The study, titled Resilience in a downturn: The power of financial cooperatives, says customer-owned banks were much more stable and more efficient than the big traditional banks.
“Financial cooperative” is an umbrella term for cooperative banks, credit unions and building societies, as well as banks that are owned by agricultural or consumer cooperatives. What they all have in common is that they are customer-owned banks.
|Financial co-ops global snapshot|
“Unlike many investor-owned banks, they maintained very good credit ratings, increased their assets and customer-base and the minority that suffered losses quickly bounced back and are growing again,” says report author Johnston Birchall.
This is because financial cooperatives and investor-owned banks follow different business models: the cooperatives are owned by members and are not driven by profits. Each member has a share, which entitles them to vote for the board of directors. Any surpluses they make are put into the reserves, which are eventually returned to members through annual dividends or cheaper financial products.
The investor-owned banks are driven by the need to maximise profits for the shareholders, which leads some of them to take much bigger investment risks – the scenario which triggered the 2007-2008 global banking crisis.
Before the crisisIn the years leading up to the crisis, the cooperative banks had a higher average stability rating, (known as Tier 1 ratios), than the investor-owned banks. They scored 9.2 per cent, compared to 8.4 per cent for the traditional banks. In France and the Netherlands, they were over 50 per cent more stable.
“They made better use of their smaller assets and still made profits because they concentrated on recycling savings into loans rather than depending on the money markets – yet they were at least as profitable, and in several countries more profitable, than the investor-owned banks,” Birchall explains.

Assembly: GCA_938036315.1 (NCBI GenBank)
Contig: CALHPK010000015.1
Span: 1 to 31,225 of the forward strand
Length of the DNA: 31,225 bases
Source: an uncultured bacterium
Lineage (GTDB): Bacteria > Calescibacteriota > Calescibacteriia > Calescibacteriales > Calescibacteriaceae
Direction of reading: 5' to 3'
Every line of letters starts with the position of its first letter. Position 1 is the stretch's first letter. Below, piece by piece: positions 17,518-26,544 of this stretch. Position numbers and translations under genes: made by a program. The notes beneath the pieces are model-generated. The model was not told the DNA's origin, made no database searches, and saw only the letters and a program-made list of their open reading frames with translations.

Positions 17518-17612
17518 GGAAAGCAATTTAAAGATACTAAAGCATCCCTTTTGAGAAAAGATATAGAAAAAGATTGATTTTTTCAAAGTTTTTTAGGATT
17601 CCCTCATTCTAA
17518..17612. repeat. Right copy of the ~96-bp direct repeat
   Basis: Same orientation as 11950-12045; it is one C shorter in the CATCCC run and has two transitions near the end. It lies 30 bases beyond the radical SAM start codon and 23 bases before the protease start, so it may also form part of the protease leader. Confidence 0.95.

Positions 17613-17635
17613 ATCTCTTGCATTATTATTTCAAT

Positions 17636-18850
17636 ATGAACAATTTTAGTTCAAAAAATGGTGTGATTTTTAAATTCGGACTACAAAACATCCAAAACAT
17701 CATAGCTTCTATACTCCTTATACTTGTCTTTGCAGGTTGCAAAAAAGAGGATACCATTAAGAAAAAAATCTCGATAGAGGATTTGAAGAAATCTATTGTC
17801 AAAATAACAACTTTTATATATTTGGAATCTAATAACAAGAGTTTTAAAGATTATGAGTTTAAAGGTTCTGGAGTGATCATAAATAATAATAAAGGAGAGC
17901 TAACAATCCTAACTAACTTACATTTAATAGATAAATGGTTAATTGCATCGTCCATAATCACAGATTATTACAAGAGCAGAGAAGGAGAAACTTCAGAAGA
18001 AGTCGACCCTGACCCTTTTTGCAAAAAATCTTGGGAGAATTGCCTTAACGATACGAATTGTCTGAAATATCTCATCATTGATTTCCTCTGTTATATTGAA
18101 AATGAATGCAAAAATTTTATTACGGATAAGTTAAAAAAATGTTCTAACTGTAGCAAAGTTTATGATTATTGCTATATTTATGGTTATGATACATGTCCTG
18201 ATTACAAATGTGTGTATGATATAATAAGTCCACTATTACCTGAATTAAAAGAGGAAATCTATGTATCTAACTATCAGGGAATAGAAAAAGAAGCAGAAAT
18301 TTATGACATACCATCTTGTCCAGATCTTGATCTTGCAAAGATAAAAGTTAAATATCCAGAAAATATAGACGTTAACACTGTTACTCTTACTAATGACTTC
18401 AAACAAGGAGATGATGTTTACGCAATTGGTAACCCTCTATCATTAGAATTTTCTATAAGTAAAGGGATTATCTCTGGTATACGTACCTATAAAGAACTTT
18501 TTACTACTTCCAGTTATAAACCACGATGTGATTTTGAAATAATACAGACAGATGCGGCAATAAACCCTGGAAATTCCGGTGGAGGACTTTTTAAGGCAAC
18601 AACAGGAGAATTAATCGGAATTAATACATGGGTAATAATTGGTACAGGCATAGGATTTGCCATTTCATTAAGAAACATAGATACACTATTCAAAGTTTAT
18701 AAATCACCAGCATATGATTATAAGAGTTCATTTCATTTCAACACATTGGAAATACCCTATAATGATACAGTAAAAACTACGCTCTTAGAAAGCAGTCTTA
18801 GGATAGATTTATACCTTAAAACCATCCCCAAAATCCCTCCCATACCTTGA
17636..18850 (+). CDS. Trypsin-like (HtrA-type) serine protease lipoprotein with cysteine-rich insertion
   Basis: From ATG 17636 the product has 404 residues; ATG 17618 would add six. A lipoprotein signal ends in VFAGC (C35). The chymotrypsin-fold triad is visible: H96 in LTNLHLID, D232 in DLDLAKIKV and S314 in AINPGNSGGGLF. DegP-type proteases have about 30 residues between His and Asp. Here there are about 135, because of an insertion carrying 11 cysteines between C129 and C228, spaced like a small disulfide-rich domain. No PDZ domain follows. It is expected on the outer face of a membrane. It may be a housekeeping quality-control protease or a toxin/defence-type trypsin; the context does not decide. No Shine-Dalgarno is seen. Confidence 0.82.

Credit unions also went into the crisis in a position of strength, with 177 million members in 96 countries – all experiencing increased savings, loans and reserves in the years prior to 2007.
Resilience in the crisisAfter the banking crisis, nearly all cooperative banks exceeded the 8 per cent Tier 1 stability threshold. Raiffeisen, Rabobank and OP-Pohjola Banks all had over 12 per cent Tier 1 ratios.
By April 2009, while many traditional banks were struggling, the ratings for cooperative banks were still at A and upward, with Rabobank maintaining its AAA rating.
And since they entered the crisis with larger buffers, the financial stability of cooperative banks was ‘substantially higher’ than the investor-owned banks in 2007, the report says.
|Co-ops in the crisis|
Globally, credit unions saw significant increases in savings, reserves and loans between 2007 and 2010, although there was an initial slowdown in the immediate aftermath of the financial crisis. The figures show that customers in several countries were choosing to put their savings in a safer place than the investor-owned banks.
Some “central” cooperative banks and credit unions – which head a federation of financial co-ops – made some losses but only a few had to accept government assistance.
“The banking crisis confirmed that financial cooperatives are stable and risk averse,” Birchall stresses.
“Most came through without needing government bailouts, without ceasing to lend to individuals and businesses and with the admiration of a growing number of people disillusioned with ‘casino capitalism’.”
Simel Esim, Chief of the ILO’s Cooperative Branch, says the importance of financial cooperatives to the banking sector – and to the economy – is often underestimated.
“The economic contribution of financial cooperatives, although substantial, is often undervalued, and sometimes completely ignored, yet some of the largest banks in the world are cooperatives. Cooperative credit keeps and creates businesses and jobs and ensures that enterprises stay afloat.”